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Second quarterly Newsletter: Metrology

Legal Acts in the EU in the area of technical harmonization: adopted or proposed during the second quarter of 2010





71/317/EEC, 71/347/EEC, 71/349/EEC, 74/148/EEC, 75/33/EEC,
76/765/EEC, 76/766/EEC, and 86/217/EEC



-  ongoing discussions
-  Celex No.:52008PC0801

The text is available on the following websites:

Link URL

The main goals of the proposal:
The proposal concerns the following 8 “old approach” metrology Directives:

  • Directive 75/33/EEC on Cold Water Meters for Non-Clean Water;
  • Directives 76/765/EEC and 76/766/EEC on Alcohol Meters and Alcohol Tables;
  • Directives 71/317/EEC and 74/148/EEC on Medium and Above-Medium Accuracy Weights respectively;
  • Directive 86/217/EEC on Tyre Pressure Gauges for Motor Vehicles;
  • Directive 71/347/EEC on Standard Mass of Grain;
  • Directive 71/349/EEC on Calibration of Ship Tanks.

These Directives are of the so-called optional type, with the exception of Directive 76/766/EEC on alcohol tables which provides for a total harmonisation. The instruments described in each directive must be accepted by Member States and this was useful in the 1970s when there were trade barriers due to differing Member State regulation. In addition to applying the Directives, Member States were allowed to have national laws containing technical specifications different from the Directives. These national laws have often been further developed to keep pace with technological progress and are based on international or European standards and contain mutual recognition clauses giving the requirement that instruments with similar level of performance are accepted as well. It should also be noted that both international and European standards are voluntary and do not require national law or harmonised directives in order to be applied by manufacturers and will often be the most used technical specification if there is no regulation.

Whilst the options, repeal or re-regulation, are both possible outcomes of the simplification objective and both will fully achieve the objective of simplification, the option of repeal will entail less overhead at the European level and reduce the quantity of European legislation, whilst maintaining fully the internal market.

Difficulties, disputed points, state of play:
Member states (“MS”) did not welcome European Commission's proposal with enthusiasm. Only 8 of them supported the EC's choice to repeal all 8 Directives without any subsequent actions and even among those 8 MS there were voices saying that including the measuring instruments covered by the “old approach” Directives under MID (Directive 2004/22/EC on measuring instruments) would be acceptable for them as well.

Some MS agreed to repeal some of the 8 “old approach” Directives and update and include the remaining Directives under MID but the qualified majority of MS supporting repealing the same Directives could not be found.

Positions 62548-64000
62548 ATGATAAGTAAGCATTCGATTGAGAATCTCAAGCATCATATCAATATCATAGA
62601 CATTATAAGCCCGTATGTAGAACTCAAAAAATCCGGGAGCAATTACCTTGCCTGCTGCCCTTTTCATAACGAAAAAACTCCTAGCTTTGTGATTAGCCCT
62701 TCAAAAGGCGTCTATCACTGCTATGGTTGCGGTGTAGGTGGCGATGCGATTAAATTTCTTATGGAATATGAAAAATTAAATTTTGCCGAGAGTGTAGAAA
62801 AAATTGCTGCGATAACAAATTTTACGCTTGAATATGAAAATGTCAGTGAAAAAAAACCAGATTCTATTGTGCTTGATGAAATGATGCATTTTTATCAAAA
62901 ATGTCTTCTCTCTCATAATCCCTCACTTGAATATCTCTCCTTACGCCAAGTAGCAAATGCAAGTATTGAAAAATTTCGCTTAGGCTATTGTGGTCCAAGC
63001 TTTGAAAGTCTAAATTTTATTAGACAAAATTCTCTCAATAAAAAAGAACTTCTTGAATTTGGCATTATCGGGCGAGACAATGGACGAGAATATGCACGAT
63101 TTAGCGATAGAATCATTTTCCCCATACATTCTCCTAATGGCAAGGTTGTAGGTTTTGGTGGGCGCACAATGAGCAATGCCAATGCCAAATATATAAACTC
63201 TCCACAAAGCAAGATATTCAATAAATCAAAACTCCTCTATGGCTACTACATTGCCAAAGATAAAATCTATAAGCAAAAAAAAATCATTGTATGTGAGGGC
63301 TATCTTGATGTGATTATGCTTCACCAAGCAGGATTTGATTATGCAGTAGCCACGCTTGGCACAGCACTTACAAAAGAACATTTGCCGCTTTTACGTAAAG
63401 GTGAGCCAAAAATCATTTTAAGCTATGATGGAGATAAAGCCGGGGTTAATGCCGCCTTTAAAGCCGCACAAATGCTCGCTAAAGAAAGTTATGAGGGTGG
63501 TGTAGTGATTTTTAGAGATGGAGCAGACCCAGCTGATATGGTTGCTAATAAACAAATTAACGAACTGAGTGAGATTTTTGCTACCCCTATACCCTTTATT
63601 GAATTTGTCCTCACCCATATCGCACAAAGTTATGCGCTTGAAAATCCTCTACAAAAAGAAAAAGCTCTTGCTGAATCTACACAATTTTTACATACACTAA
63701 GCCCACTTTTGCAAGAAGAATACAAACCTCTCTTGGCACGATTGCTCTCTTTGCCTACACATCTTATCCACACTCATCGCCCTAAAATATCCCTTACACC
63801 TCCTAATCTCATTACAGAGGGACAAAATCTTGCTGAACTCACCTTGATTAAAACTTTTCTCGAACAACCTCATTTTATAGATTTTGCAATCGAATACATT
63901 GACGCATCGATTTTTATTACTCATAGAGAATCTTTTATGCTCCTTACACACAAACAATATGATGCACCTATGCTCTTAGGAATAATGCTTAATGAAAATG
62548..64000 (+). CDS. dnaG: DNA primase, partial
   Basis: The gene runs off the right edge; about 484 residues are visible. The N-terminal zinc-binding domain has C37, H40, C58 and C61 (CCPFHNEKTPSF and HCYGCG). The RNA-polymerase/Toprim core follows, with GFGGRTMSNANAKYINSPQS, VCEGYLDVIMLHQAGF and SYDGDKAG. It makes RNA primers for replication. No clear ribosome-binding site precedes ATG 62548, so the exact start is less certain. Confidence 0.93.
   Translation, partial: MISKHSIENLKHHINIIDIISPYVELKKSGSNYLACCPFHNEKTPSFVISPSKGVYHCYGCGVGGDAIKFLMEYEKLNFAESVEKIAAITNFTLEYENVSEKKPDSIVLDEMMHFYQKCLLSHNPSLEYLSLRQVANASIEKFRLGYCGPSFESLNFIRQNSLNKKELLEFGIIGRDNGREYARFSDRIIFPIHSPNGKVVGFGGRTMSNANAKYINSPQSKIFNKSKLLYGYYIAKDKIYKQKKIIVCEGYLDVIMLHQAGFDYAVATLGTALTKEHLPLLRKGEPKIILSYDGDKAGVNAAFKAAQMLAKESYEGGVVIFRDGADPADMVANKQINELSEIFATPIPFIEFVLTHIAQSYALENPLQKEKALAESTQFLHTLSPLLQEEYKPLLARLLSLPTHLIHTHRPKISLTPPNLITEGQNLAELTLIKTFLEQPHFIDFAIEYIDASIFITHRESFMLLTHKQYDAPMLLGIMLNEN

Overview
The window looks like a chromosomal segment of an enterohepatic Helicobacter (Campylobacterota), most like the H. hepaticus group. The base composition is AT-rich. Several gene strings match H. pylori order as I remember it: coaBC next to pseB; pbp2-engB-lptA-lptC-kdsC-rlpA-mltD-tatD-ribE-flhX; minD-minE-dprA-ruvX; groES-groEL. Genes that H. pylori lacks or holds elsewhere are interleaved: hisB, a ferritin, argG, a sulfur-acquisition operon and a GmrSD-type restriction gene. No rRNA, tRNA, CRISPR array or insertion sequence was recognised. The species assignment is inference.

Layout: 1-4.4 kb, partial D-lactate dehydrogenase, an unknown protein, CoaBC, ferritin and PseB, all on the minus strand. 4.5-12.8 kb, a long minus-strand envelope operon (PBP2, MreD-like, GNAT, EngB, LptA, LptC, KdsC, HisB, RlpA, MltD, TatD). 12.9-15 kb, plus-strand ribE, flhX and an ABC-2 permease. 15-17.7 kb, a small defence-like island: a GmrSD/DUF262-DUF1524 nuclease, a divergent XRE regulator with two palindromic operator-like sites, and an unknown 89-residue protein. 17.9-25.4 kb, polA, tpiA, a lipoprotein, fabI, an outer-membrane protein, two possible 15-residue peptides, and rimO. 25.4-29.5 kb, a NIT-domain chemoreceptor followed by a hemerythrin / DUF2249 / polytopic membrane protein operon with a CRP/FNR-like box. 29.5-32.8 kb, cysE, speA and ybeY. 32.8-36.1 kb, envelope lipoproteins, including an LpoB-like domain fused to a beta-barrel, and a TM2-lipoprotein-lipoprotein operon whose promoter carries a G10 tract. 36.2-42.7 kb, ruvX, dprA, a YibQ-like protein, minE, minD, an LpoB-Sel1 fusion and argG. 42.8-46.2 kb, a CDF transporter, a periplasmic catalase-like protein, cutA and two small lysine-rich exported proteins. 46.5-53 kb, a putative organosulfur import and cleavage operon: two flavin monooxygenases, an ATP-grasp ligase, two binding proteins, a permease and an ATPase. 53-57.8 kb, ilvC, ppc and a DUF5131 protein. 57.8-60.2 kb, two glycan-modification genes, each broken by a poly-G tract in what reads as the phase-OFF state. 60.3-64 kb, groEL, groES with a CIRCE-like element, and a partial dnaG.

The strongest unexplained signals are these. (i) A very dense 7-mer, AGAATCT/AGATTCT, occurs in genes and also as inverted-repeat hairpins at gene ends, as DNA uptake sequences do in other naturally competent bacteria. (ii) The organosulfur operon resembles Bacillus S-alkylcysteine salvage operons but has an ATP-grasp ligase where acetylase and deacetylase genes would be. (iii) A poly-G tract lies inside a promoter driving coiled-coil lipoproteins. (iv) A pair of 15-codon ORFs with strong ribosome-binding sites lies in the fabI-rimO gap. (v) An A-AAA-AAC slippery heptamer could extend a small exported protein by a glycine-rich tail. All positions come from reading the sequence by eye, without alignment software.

Some delegations expressed concerns about the legal situation in each and every MS after “only” repealing the Directives, they feared the possible emergence of barriers to trade once the Directives are repealed and MS adopt their own national measures. From their point of view harmonization via MID would be a better ensurance of free movement of measuring instrument than via the principle of mutual recognition. They also warned that the repealing would deprive the manufacturers of the possibility to profit from a harmonised European marking.

At COREPER level on 21 April 2010 was by qualified majority supported a compromise text of the proposal based on the repealing only some of the 8 Directives and including the remaining under MID; postponing the date of repealing when the revision of MID is supposed to be completed and it is obvious whether there is a real need to include the relevant measuring instruments under MID.

On the date, the informal discussions with the European Parliament are under way in order to reach the agreement in the 1st reading. The most discussed matter is the obligation to draw up the correlation tables, which is a key item for the EP. After that the Council opinion will be delivered via official letter. Therefore the date of the first reading in the EP was postponed until July 2010.

Time sequence:

3. 12. 2008

Adoption by Commission

3. 12. 2008

Transmission to Council and to EP

2 Working party session + 1Attachés meeting


1 Working party session + 2 CRP meetings


Possible July 2010

EP plenary session-1st reading


WP Jurists/Linguists


Approval – Council


Signature by EP and Council


Publishing in OJ EU

Entry into force:

This Directive shall enter into force on the twentieth day following that of its publication in the Official Journal of the European Union.

Related documents:
European Parliament – The Legislative Observatory

PreLex – Monitoring of the decision-making process between institutions

Opinion of the European Economic and Social Committee